Most states prefer to collect taxes based on the weights of goods in transit as determined at weigh stations. Weigh stations also help the government to monitor weights of trucks to ensure safety on the road. How much weight you can legally carry on a truck varies from one state to another; a common standard is 34,000 pounds (15,400 kilograms).

The weight of a truck is typically calculated in two measurements; axle weight and gross weight. Axle weight is the amount of weight carried by each axle while gross weight is the combined weight of all axles.

Truck Scales Truck weights are measured using truck scales. Truck scales are built to withstand enormous amounts of abuse.  For instance, some modern scales can handle gross weights of more than 80,000 pounds (36,000 kilograms) each day at rates of more than 200 trucks a day, 365 days a year.

Commonwealth Industrial’s truck scales can support up to 200,000 lbs which shows just why we are the preferred weigh station in Virginia.

Types Of Truck Scales

All truck scales are built from steel, concrete, or a combination of both. However, different weigh scales work differently. Load cell scales are the most common. Here, each cell is made from a durable material such as steel or concrete with at least one strain gauge attached to or embedded in the cell. A strain gauge basically consists of one or more wires that transmit mild electric current. When you subject the cell to weight, the wire(s) inside the cell is/are slightly compressed or altered. The signal from each cell is then sent to a nearby junction box where sensors measure variations in current. This variation is what is used to calculate the amount of weight sitting on the scale.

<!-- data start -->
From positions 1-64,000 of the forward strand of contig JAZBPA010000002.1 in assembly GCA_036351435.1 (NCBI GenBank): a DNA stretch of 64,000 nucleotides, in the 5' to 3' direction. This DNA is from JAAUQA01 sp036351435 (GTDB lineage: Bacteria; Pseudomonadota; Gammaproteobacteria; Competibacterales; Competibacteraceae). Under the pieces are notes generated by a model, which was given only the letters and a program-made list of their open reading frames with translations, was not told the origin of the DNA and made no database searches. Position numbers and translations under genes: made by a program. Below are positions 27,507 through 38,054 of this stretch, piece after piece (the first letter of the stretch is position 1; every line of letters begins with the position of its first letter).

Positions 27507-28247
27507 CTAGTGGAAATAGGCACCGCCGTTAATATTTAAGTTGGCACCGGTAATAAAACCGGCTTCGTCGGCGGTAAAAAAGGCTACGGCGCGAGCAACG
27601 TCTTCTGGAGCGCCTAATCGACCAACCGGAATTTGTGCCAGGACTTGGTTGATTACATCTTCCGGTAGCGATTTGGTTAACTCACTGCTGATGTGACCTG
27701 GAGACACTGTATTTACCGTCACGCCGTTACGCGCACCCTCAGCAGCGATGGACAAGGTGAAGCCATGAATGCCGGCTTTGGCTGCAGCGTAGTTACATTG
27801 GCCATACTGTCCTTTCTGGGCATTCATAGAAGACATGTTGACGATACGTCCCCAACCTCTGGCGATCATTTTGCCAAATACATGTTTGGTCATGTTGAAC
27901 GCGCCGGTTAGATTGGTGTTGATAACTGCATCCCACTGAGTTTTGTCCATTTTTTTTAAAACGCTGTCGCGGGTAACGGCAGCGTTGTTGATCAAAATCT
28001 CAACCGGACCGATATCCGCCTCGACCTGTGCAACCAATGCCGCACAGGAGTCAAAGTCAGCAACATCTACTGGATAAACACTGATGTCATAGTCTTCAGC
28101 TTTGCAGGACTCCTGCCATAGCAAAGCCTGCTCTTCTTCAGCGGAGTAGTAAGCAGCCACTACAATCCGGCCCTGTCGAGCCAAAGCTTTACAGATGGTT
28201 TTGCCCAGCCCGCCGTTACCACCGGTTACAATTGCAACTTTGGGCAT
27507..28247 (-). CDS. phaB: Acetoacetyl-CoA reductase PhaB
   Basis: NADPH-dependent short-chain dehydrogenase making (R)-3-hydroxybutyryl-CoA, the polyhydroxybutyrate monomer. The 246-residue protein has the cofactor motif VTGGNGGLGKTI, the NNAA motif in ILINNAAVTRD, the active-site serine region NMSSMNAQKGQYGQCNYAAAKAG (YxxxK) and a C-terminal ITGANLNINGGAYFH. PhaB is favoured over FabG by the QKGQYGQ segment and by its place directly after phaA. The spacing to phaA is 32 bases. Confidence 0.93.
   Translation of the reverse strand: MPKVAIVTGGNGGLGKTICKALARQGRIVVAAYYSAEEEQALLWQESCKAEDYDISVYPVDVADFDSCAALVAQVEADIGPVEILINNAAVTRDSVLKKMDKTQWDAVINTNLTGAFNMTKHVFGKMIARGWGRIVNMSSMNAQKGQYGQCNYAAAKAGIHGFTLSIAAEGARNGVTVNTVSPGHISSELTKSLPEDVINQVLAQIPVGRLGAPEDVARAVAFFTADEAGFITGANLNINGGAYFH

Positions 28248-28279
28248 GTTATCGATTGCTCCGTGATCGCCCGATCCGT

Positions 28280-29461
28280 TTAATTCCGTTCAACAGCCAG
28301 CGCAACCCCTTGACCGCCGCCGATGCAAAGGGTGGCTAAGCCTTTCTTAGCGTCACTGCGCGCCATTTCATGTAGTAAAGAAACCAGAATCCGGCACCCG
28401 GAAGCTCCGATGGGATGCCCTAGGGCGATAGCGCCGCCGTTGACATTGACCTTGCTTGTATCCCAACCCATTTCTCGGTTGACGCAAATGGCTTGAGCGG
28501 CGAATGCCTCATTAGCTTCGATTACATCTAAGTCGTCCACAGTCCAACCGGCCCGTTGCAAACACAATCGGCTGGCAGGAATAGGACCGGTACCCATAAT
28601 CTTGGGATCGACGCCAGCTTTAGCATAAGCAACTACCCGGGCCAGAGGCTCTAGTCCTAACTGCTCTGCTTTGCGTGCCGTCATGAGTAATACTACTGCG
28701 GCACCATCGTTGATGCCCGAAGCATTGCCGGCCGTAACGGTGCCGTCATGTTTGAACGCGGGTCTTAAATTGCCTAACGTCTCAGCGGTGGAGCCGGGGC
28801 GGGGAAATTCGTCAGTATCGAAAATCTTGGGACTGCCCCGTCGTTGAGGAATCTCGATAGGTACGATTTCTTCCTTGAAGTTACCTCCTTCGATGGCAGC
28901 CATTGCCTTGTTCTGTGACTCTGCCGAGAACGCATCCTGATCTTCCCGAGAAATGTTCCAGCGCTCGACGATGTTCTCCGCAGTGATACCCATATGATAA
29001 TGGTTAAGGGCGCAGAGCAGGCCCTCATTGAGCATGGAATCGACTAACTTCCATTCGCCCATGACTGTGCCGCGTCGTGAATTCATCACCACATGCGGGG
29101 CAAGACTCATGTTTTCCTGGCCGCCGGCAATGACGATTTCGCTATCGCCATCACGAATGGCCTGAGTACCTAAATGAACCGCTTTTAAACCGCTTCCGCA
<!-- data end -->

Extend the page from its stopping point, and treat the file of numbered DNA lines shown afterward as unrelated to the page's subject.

There are two types of strain gauges; compression and tension. Compression gauges rely on how much the scale cells compress when under pressure while tension gauges depend on slight changes in cell shapes.

Bending Plate Scales

These scales use metal plates attached to strain gauges. When you apply weight, the plates are subjected to stress. Strain gauges only need to determine how much stress is exhibited at each plate to determine how much weight is sitting on the plate. The sum of measurements from each gauge gives the total weight at that axle.

Piezoelectric Scales

These scales use a series of piezoelectric sensors. When subjected to weight, pressure within the scale alters the voltage of the charge flowing through the electrical conductor onto which the sensors are embedded. The sensors measure the voltage variation and use it to calculate the weight on the scale. The results from all sensors are added together.

Methods of Weighing Trucks

Apart from the different weigh scale technologies, there are 3 different ways of weighing trucks;

1. One-axle – a truck drives over a single scale, stopping every time a set of wheels rest on the scale. The total for all sets of wheels is added to obtain the gross weight.
2. Onestop weighing – a set of scales positioned strategically and connected to a single electronic controller combine the axle weights to give the gross weight straight away.
3. Weigh in motion (WIM) – a series of embedded sensors calculate the weight at each axle as the truck drives over a sensor pad. The truck doesn’t need to come to a stop.